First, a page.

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Having to present myself to someone on paper is always an intimidating thing. I’m sure I’m not alone in feeling that way. When my husband and I first met our social worker at our homestudy, I could tell that she was a bit wary. She had just finished going through the extensive autobiographies and Q&A’s we had to complete before she met us, which meant that this woman we were shaking hands with for the first time knew more about our lives than most of our close friends. But it wasn’t our personalities, our life stories, our finances or our accomplishments that put her on guard. She knew that we were a unique couple who have known each other since early childhood. That neither of us had ever really fit the mold of the small Montana town we grew up in, both of us prefering art, literature and theatre to the traditional hunting, skiing and hiking that most of our peers took part in, but none of this was an issue either, in fact it made us interesting. She knew that we were both driven and had accomplished an unusual amount for our age. And I knew that, right there, was the problem she couldn’t get past. When reading about our lives on a piece of paper, there is that one glaringly obvious fact that stands out to someone who has never met us. Our ages.
This wasn’t anything new to either of us. We were high school sweethearts, and got married a year after graduating from High School, so we have both experienced our fair share of strangers who think we are “just too young.” But for every stranger who questioned us, we had a friend to say “If anyone can make it, they will.” We hadn’t just jumped into the idea of getting married. We discussed it with friends, family, parents, mentors, and councilors. And everyone who took the time to know us agreed that we were both responsible adults who were ready to make this decision if it was what we really wanted. When it came down to the decision to adopt, none of our close friends and family were surprised, in fact they were all thrilled. Every one of them knew how much we love kids, and none of them doubted for a moment that we were ready and capable to become parents.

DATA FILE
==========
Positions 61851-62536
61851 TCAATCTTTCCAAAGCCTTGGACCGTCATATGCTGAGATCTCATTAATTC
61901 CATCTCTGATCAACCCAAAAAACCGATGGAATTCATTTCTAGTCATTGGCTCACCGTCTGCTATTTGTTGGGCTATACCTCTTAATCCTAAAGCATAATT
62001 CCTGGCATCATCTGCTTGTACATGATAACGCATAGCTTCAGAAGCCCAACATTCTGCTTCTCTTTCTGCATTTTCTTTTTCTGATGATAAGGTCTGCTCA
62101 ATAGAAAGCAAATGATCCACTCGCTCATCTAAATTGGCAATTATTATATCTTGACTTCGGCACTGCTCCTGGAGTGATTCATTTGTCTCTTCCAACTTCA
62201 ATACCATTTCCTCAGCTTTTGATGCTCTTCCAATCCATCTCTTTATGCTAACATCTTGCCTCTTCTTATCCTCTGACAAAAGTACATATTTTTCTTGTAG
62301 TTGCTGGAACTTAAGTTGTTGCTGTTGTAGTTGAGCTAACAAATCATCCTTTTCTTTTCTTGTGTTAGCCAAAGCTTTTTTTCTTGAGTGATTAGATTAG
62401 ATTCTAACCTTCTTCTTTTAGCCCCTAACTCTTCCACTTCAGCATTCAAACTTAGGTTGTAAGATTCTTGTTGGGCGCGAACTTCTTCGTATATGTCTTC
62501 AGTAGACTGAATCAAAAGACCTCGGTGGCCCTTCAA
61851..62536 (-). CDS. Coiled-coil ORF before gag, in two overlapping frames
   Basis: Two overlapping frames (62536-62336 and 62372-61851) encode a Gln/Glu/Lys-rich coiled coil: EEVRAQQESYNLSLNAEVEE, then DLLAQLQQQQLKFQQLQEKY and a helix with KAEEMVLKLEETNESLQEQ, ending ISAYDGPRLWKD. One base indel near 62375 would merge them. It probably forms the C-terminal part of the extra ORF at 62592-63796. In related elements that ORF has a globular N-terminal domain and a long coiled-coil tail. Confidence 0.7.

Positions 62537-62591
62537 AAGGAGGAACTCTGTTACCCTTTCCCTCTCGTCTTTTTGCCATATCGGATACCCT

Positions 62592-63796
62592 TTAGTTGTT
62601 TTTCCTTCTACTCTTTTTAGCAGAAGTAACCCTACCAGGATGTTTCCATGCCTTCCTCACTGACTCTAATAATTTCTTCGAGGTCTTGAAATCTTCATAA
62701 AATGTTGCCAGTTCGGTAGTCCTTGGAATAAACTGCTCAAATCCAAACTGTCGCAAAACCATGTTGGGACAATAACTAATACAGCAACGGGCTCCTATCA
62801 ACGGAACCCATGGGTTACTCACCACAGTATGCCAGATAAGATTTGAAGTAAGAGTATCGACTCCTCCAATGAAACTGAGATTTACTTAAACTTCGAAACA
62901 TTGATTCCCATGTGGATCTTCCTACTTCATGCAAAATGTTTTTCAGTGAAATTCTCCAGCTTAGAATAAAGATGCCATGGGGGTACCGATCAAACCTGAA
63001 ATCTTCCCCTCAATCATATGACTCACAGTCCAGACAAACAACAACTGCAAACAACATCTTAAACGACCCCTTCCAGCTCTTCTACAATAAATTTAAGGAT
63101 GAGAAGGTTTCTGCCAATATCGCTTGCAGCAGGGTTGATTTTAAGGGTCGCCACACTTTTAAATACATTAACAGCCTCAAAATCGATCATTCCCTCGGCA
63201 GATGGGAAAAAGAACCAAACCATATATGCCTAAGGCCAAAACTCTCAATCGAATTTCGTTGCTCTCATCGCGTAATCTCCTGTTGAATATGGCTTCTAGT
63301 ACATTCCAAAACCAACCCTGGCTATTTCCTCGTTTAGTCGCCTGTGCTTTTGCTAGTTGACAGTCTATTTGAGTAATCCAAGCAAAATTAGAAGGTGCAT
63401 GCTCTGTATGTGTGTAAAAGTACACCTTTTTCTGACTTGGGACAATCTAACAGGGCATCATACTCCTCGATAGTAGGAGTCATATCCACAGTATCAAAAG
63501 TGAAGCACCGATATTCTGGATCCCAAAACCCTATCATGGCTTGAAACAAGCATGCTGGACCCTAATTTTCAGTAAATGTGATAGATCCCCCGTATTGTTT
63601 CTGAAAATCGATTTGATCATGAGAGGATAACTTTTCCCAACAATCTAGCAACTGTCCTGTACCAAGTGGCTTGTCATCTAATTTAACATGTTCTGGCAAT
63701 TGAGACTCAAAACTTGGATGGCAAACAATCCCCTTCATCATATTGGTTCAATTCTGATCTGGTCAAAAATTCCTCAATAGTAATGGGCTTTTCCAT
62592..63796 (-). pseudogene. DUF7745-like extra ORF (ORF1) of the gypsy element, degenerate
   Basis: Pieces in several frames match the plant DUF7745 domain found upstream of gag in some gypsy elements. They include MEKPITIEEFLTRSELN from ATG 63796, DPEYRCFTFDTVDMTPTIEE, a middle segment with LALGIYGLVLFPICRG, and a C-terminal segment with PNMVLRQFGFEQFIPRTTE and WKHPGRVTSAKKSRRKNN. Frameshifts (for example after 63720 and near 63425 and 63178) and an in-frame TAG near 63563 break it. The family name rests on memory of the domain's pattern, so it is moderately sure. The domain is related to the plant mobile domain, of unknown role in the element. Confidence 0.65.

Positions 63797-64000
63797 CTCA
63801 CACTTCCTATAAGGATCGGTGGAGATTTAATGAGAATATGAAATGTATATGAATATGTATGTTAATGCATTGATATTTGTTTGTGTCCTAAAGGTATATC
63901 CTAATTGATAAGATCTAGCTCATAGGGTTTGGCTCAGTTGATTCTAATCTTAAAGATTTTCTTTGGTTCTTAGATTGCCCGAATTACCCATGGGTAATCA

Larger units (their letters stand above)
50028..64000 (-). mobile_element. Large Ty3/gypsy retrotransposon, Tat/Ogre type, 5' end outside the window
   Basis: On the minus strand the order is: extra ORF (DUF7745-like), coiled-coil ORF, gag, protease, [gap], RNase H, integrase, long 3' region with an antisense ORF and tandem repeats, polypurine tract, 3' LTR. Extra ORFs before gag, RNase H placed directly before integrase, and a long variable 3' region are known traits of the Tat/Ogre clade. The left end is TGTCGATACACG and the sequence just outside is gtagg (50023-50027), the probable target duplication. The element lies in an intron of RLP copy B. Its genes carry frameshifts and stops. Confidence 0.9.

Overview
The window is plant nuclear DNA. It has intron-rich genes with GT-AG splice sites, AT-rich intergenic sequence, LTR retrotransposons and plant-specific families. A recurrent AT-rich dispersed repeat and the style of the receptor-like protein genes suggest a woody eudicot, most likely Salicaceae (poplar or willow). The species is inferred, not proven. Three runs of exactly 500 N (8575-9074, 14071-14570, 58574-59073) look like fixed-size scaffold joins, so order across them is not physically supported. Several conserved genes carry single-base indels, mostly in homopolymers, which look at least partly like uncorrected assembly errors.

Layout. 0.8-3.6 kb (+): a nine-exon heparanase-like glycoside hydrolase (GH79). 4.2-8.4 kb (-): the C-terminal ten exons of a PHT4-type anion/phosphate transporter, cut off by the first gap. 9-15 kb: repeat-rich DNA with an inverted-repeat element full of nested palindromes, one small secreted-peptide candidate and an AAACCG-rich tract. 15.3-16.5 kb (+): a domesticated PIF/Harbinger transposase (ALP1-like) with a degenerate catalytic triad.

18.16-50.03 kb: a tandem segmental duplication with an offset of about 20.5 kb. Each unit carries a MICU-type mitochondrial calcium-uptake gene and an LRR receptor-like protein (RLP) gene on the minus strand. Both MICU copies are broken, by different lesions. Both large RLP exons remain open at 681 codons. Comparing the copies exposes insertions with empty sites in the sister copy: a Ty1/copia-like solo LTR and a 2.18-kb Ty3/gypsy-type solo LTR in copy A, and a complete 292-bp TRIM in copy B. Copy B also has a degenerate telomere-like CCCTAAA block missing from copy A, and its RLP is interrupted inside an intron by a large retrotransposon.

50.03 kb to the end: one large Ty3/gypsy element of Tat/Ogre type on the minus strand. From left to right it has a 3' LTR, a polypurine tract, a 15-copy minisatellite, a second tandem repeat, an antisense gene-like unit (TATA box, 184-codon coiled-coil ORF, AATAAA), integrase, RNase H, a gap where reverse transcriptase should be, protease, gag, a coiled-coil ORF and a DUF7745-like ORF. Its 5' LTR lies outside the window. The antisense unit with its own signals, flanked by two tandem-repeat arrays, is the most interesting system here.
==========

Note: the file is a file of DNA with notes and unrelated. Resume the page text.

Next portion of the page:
Now don’t get me wrong when it comes to our Social Worker Helen. There was never a single moment where I felt like she was being unfair. In fact I think it would have bothered me if she wasn’t concerned about our age. But the moment of knowing that once again we were going to have to prove ourselves felt daunting. We are young. I won’t try to deny it. But we have been happily married for five years. We started out with our few meager posessions, a college scholarship for Ryan, two old beater cars, and a small amount of savings we had both managed to put together throughout high school. In the five years since then we have both gone to school and worked at amazing jobs where we have gained valuable experience. We have traveled around the country. We have no debt, we are self-sufficiant, and are both continuing to expand our experience and education in working towards our future careers. We are making plans so we will eventually be able to purchase our own house, and have even begun saving for retirement. And above all else, we are best-friends who love eachother more each year and who have been through extreme highs and lows of life together. We rely on one another, trust one another, encourage one another and never allow anything to come between us. We are partners in everything.
The day after our first meeting with Helen, I went to meet her at a coffee shop for our individual meeting. Immediately I could tell she was feeling completely differently from when we had first met the day before. She was far more relaxed, and shared with me what a relief it was talking to us the previous day and seeing for herself that we really were all the things we had said. She had gone into the first meeting wondering if a 23 and 24 year old could really be ready to adopt a baby, and she left having no doubt that this 23 and 24 year old were ready. And then she said the words that made me nervous once again, “Now we just have to get everyone else to give you a chance to get to know you the way I have and not just dismiss you because of your age.”
So here I am today, filling out another profile; one with the little box that says [AGE] ____. As I was about to fill in that blank, I felt the familiar knot in the pit of my stomach. But this time, I don’t feel as anxious as before. I know who I am and what I am capable of, and I know that even more so about my husband. I have chosen to see Helen’s words as a goal rather than an obstacle. We CAN get others to see what she sees. And this time, that knot goes away much quicker as I replay all the kind things Helen has said about us, knowing that we have one more cheerleader on our side, and knowing that, sooner or later, I will get to meet that amazing little person who all this work has been for, and it will be completely worth it.